The girls reached the driveway as Candace’s mother was opening her car door. Naomi called out, “Mrs. Leighton, stop!” Her voice echoed through the nighttime darkness of the subdivision, its volume catching her off guard. She cringed, but pressed forward, putting herself in Mrs. Leighton’s way before she could exit the vehicle.
The woman’s eyes were wide, and her hand was covering her heart. She was evidently more than a little on edge. “Naomi!? What are you doing here?”
“I didn’t mean to frighten you,” Naomi apologized. “Just… Please, please don’t do this. Go home! Don’t talk to this guy. I know you’ll regret it.”
“We already talked about this,” said Mrs. Leighton, leaning out of the car and putting one foot on the ground. “This is my choice, and my risk. I don’t want you to get involved.”
“It’s Mr. Leighton’s choice, though, too, isn’t it? What are you going to say when he finds out?”
“Are you threatening to tell him?” Now Mrs. Leighton had both feet out of the car, but Naomi still wouldn’t budge.
“Maybe I should. Maybe he could talk some sense into you!”
“Go ahead,” said Mrs. Leighton, calling Naomi’s bluff. “It won’t make any difference. Fred doesn’t feel any differently about this than I do—not deep down, anyways. He just takes longer to make decisions sometimes. But I’m sure he’d appreciate you waking him up for nothing.”
Naomi tried another tack. “You can’t trust this Innis guy. You heard what Detective Callahan said when he gave you that business card… You know what ‘grey areas’ means just as well as I do. He’s a criminal! If you hire Innis, you won’t be making any friends in the police department, and you might be putting yourself in legal danger, too.”
“Don’t be so naïve,” said Mrs. Leighton, and it was practically a snarl. “I’m not here to commit a crime, Naomi. I’m here to get help defending my daughter from one! After all the time you’ve spent in my house, I can’t believe you don’t know me at all. How can you think so little of me as to believe that I would willingly involve myself with criminals? I’m here for a meeting with someone to whom a police officer referred me, and if I don’t think this man can help me, or I feel that he is, as you seem to believe, really some kind of evil mob boss or something, then I’ll walk away. And that’s what I suggest you should do right now.”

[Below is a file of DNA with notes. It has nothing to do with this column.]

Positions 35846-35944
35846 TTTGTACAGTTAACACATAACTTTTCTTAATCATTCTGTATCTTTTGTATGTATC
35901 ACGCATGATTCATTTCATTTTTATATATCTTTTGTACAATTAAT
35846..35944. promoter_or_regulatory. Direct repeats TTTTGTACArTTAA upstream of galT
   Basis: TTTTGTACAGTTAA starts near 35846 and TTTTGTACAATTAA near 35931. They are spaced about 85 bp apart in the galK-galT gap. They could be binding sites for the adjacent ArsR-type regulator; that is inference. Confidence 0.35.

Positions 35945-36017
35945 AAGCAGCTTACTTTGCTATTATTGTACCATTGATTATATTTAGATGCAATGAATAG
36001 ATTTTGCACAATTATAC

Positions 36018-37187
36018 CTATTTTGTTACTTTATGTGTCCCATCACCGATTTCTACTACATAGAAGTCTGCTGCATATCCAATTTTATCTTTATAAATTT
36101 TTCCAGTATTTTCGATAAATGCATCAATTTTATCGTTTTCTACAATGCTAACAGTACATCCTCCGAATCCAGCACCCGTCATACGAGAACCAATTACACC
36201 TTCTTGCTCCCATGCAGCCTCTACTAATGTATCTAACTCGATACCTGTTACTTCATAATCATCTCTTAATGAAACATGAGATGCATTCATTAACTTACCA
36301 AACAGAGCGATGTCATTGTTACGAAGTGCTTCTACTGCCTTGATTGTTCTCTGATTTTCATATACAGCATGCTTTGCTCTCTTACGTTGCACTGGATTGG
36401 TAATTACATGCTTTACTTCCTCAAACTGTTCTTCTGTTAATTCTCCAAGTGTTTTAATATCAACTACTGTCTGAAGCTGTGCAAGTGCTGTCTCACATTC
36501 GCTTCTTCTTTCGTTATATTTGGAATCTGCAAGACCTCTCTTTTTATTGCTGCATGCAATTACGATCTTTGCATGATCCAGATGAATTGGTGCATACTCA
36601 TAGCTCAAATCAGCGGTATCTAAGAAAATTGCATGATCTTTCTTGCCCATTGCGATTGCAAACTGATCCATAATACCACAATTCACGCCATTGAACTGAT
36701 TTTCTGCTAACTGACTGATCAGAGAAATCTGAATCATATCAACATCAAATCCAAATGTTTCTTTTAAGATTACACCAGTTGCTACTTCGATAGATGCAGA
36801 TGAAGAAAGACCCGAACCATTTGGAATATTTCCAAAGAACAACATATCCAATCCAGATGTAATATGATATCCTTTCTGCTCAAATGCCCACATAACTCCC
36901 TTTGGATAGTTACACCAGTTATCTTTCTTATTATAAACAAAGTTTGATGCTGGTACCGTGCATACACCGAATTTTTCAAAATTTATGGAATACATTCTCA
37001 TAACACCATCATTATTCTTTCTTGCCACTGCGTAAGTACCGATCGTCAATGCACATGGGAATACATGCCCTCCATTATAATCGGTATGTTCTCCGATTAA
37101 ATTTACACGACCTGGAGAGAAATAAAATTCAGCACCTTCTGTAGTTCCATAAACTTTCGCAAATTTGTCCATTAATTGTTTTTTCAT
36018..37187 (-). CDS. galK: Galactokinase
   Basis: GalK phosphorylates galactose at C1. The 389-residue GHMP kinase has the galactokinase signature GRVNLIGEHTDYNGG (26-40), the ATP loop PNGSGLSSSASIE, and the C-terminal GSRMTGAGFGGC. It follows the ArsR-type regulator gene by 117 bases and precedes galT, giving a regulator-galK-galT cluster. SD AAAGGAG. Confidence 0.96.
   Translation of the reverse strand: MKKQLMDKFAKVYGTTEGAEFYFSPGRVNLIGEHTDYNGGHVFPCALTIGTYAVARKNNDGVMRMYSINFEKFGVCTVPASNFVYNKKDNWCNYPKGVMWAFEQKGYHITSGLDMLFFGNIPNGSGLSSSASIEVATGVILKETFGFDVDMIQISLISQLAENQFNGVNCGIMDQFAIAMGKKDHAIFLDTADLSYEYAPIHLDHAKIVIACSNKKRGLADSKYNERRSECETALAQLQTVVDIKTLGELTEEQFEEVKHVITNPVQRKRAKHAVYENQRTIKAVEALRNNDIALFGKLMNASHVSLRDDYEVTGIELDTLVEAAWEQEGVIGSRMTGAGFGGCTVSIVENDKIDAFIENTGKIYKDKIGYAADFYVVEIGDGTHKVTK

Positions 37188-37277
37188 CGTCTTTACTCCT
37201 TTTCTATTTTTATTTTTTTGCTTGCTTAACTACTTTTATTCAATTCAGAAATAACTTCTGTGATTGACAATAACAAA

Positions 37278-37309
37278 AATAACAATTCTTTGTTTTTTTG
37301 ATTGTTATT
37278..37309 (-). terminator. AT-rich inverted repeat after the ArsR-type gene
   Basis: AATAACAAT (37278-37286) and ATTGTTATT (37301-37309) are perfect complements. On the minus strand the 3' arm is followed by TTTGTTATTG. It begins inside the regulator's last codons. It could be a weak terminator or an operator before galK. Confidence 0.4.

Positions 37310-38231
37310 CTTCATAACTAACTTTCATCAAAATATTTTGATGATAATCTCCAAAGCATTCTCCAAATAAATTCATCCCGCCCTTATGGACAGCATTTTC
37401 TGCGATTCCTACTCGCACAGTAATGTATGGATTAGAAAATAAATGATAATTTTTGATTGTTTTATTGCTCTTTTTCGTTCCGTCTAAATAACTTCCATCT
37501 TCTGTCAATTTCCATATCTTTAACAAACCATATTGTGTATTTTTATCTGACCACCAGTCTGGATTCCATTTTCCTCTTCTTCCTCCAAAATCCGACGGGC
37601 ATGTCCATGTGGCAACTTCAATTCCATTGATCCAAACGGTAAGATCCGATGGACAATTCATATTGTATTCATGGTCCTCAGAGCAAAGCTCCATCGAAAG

Naomi stepped back, exasperated. But maybe Mrs. Leighton was right: maybe Naomi was overreacting to this whole situation. All she was going on were the hints and gut feeling she’d gotten during her conversation with Innis and that one phrase Detective Callahan had used. And calling something a “grey area” wasn’t the same thing as saying it was out-and-out illegal, was it? Mrs. Leighton was an intelligent woman, capable of taking care of herself and making her own choices… But still, everything about Ian Innis seemed wrong, from the way he’d approached her on that bus and the look in his eyes to the fact that he had cops surreptitiously handing out his business cards for him—with subtle warnings attached, no less.
Mrs. Leighton was out of the car now, and only now noticed Emily’s presence. “You’re here, too?” she said, with a sigh. “Girls, really, go home. I’m not in danger here. I’m not the one you have to save. Candace is the one in trouble, and I’m trying to help her. For all we know, you could be these kidnappers’ next targets! I don’t want to have to explain to your parents what happened to you…”
Emily stepped up. “You really aren’t going to listen to us, are you?”
“Emily…” Mrs. Leighton shook her head. “It’s like I told Naomi before: if you were a mother, maybe you’d understand. Candace’s safety is too important for me to give up this opportunity. Your mothers feel the same way about you, I guarantee it.”
Emily glanced at Naomi and raised her eyebrows, as if asking a question. Naomi interpreted her meaning right away, but only shrugged in reply. Would it really be such a good idea for Emily to tweak Mrs. Leighton’s emotions right now, frightening her or relaxing her or putting her into whatever other mood might be most effective in convincing her to go home? What if Innis actually turned out to be the only way to get Candace back? What if he wasn’t a villain after all?
But Naomi’s shrug must have seemed, to Emily, less like indecision and more like resignation, because she turned and met Mrs. Leighton’s eyes with a hard stare and a heavy frown. The look had an immediate effect: Mrs. Leighton stumbled backwards a step and raised her arms as if to fend off an invisible attacker, letting out a terrified yelp. Both girls rushed to subdue her, grabbing her arms and supporting her weight as she sank down onto the driveway.
“Nice going!” hissed Naomi, looking up and down the street to see if anyone had heard. People might think they were attacking the woman!
“What?” protested Emily. “We had to do something!”
A light came on in an upstairs window of the next house over, and then another in a house across the street. Naomi saw blinds being raised and silhouettes peering out. She tried to look innocent, innocuous, but that was hard to do when the only thing those people could probably see were two shadows bending over a third person. Even if people assumed it was a medical situation and not a mugging, this wasn’t a good time to be drawing a bunch of attention—and perhaps more importantly, it wasn’t a good place to be doing so. What if…
Too late. Naomi heard a door open behind her, and light washed down across the driveway. “Smoothly done, ladies,” said Ian Innis. “You’ve successfully frightened the poor woman into a panic, and woken up half the neighbourhood in the process.” He sighed. “I think you’d all better come inside.”